Japan move raises talk of currency controls

Help

Japan is flooding its economy with money and it is causing ripples across the region. Central banks in South Korea and Indonesia are both meeting on Thursday and they face a dilemma.

Do they do nothing and just let the Bank of Japan pump billions of dollars into the market to stoke growth? Or do they, and other Asian nations, try to protect their own economies?

Some analysts are now speculating that they might put capital controls in place. That refers to measures imposed by authorities to regulate flows of money, smooth imbalances, and they are usually not popular among investors.

The last time Asian economies resorted to them was during the Asian financial crisis of the late 1990s.

Some analysts say the measures allowed countries such as China, India and Malaysia to escape the crisis relatively unscathed.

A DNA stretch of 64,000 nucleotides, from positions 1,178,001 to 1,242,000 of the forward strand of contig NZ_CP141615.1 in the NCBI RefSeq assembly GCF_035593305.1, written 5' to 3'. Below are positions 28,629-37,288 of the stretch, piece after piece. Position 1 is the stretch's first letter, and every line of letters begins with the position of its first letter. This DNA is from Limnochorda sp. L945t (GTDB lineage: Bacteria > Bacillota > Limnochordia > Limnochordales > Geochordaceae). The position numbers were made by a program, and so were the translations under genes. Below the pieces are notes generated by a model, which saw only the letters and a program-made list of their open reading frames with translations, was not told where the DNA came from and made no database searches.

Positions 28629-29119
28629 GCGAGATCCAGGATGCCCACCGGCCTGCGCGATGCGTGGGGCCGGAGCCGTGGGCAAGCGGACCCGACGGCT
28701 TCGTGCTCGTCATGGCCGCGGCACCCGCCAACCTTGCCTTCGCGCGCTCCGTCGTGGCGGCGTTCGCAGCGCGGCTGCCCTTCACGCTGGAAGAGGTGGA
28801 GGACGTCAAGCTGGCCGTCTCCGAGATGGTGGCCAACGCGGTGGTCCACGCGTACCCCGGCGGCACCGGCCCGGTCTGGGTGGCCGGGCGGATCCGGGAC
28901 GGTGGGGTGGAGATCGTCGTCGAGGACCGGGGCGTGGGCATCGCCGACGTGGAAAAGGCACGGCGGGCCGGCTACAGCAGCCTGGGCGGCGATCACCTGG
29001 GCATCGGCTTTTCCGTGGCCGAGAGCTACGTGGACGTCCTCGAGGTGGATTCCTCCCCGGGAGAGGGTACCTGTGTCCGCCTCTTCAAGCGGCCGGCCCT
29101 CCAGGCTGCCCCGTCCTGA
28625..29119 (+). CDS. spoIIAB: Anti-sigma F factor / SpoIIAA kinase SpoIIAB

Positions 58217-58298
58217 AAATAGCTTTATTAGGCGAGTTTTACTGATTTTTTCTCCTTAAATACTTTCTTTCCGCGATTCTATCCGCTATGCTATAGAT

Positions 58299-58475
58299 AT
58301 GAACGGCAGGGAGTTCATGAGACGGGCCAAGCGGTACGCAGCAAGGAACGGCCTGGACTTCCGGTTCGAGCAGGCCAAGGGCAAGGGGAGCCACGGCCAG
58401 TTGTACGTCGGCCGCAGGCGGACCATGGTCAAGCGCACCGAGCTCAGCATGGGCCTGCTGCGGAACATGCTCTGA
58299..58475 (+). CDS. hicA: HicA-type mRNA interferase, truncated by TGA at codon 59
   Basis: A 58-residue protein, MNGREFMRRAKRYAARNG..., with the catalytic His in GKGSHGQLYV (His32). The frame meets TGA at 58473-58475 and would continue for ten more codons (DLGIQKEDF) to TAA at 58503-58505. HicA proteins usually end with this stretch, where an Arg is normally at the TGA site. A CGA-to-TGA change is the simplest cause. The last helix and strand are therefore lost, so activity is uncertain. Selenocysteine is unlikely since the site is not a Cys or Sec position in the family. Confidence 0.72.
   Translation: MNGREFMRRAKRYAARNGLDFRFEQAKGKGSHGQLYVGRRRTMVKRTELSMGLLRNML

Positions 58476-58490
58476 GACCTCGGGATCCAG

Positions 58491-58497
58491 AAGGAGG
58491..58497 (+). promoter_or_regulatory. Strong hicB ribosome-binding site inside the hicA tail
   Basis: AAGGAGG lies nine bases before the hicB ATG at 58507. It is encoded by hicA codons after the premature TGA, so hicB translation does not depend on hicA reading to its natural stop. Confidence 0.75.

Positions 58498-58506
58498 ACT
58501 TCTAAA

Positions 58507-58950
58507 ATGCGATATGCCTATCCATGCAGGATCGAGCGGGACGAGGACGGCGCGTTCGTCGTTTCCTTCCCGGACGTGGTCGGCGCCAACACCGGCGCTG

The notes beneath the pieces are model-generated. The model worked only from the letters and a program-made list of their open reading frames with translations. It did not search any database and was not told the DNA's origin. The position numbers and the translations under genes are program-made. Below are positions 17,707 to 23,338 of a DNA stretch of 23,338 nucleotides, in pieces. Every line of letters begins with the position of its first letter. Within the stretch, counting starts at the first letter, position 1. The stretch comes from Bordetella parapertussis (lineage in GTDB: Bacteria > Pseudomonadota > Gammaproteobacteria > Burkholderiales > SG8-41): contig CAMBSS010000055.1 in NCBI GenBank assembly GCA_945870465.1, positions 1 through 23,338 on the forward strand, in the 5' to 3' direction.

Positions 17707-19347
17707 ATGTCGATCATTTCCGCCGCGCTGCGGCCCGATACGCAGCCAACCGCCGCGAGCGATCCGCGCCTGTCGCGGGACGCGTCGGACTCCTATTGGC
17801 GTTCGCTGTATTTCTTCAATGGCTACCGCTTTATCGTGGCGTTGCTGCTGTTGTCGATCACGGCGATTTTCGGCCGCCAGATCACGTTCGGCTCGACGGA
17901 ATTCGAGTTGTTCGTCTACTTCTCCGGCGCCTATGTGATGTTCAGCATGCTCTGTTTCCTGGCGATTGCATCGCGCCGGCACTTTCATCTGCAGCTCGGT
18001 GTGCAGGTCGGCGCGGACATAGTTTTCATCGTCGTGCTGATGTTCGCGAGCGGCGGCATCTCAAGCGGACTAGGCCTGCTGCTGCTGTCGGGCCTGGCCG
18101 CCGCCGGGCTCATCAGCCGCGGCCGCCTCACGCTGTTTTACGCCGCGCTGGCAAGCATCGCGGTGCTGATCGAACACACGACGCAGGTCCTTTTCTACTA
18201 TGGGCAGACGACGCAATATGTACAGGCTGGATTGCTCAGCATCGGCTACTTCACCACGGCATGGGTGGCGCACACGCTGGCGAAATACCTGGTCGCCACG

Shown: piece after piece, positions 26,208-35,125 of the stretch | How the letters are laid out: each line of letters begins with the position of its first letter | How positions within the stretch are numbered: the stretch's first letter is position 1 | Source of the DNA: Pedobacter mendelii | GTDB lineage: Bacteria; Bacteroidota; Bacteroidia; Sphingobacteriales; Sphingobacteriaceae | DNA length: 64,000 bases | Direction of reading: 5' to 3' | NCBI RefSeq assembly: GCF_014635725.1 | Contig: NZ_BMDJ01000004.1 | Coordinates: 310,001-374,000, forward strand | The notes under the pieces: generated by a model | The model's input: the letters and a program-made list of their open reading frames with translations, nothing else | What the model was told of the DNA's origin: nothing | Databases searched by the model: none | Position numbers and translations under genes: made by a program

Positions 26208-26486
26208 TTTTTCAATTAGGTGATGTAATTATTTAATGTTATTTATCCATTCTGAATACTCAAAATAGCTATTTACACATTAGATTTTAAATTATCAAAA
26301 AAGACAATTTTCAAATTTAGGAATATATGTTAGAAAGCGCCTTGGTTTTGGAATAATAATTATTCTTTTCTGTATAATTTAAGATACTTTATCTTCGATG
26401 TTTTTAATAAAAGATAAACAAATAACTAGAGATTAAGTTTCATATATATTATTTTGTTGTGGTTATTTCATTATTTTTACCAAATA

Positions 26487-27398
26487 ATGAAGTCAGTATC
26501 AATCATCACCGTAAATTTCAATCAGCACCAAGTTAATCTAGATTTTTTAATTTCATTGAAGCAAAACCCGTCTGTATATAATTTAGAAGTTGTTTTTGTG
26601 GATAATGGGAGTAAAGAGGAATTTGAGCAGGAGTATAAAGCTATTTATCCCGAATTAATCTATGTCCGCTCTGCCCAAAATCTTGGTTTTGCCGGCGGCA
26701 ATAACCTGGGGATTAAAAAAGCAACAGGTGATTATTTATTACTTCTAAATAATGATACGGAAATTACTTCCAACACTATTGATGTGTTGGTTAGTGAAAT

Robert Rennie, a currency analyst with Westpac, considers what might happen this time.

BBC © 2014 The BBC is not responsible for the content of external sites. Read more.

This page is best viewed in an up-to-date web browser with style sheets (CSS) enabled. While you will be able to view the content of this page in your current browser, you will not be able to get the full visual experience. Please consider upgrading your browser software or enabling style sheets (CSS) if you are able to do so.